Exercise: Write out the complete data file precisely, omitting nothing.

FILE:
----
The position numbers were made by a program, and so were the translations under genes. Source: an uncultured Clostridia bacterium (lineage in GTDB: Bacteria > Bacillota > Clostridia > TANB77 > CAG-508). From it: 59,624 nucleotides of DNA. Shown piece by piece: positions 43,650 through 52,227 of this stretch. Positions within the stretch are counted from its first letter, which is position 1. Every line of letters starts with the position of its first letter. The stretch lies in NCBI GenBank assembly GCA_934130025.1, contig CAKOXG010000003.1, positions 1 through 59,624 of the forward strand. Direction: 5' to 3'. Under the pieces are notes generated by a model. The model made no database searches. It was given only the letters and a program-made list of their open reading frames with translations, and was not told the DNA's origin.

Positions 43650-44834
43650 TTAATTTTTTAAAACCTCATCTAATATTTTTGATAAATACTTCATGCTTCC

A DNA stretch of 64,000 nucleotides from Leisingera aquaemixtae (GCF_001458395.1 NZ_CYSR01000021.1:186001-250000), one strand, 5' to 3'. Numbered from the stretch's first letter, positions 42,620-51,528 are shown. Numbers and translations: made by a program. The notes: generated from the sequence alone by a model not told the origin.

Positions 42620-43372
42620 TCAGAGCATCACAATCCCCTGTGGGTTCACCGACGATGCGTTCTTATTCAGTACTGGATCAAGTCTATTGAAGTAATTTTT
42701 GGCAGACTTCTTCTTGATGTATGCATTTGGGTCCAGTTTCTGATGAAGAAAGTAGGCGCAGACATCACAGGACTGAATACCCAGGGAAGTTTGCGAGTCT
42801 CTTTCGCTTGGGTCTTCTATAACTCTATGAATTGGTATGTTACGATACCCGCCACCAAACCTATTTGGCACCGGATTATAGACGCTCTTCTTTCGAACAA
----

The position numbers were made by a program, and so were the translations under genes. Source: an uncultured Clostridia bacterium (lineage in GTDB: Bacteria > Bacillota > Clostridia > TANB77 > CAG-508). From it: 59,624 nucleotides of DNA. Shown piece by piece: positions 43,650 through 52,227 of this stretch. Positions within the stretch are counted from its first letter, which is position 1. Every line of letters starts with the position of its first letter. The stretch lies in NCBI GenBank assembly GCA_934130025.1, contig CAKOXG010000003.1, positions 1 through 59,624 of the forward strand. Direction: 5' to 3'. Under the pieces are notes generated by a model. The model made no database searches. It was given only the letters and a program-made list of their open reading frames with translations, and was not told the DNA's origin.

Positions 43650-44834
43650 TTAATTTTTTAAAACCTCATCTAATATTTTTGATAAATACTTCATGCTTCC

A DNA stretch of 64,000 nucleotides from Leisingera aquaemixtae (GCF_001458395.1 NZ_CYSR01000021.1:186001-250000), one strand, 5' to 3'. Numbered from the stretch's first letter, positions 42,620-51,528 are shown. Numbers and translations: made by a program. The notes: generated from the sequence alone by a model not told the origin.

Positions 42620-43372
42620 TCAGAGCATCACAATCCCCTGTGGGTTCACCGACGATGCGTTCTTATTCAGTACTGGATCAAGTCTATTGAAGTAATTTTT
42701 GGCAGACTTCTTCTTGATGTATGCATTTGGGTCCAGTTTCTGATGAAGAAAGTAGGCGCAGACATCACAGGACTGAATACCCAGGGAAGTTTGCGAGTCT
42801 CTTTCGCTTGGGTCTTCTATAACTCTATGAATTGGTATGTTACGATACCCGCCACCAAACCTATTTGGCACCGGATTATAGACGCTCTTCTTTCGAACAA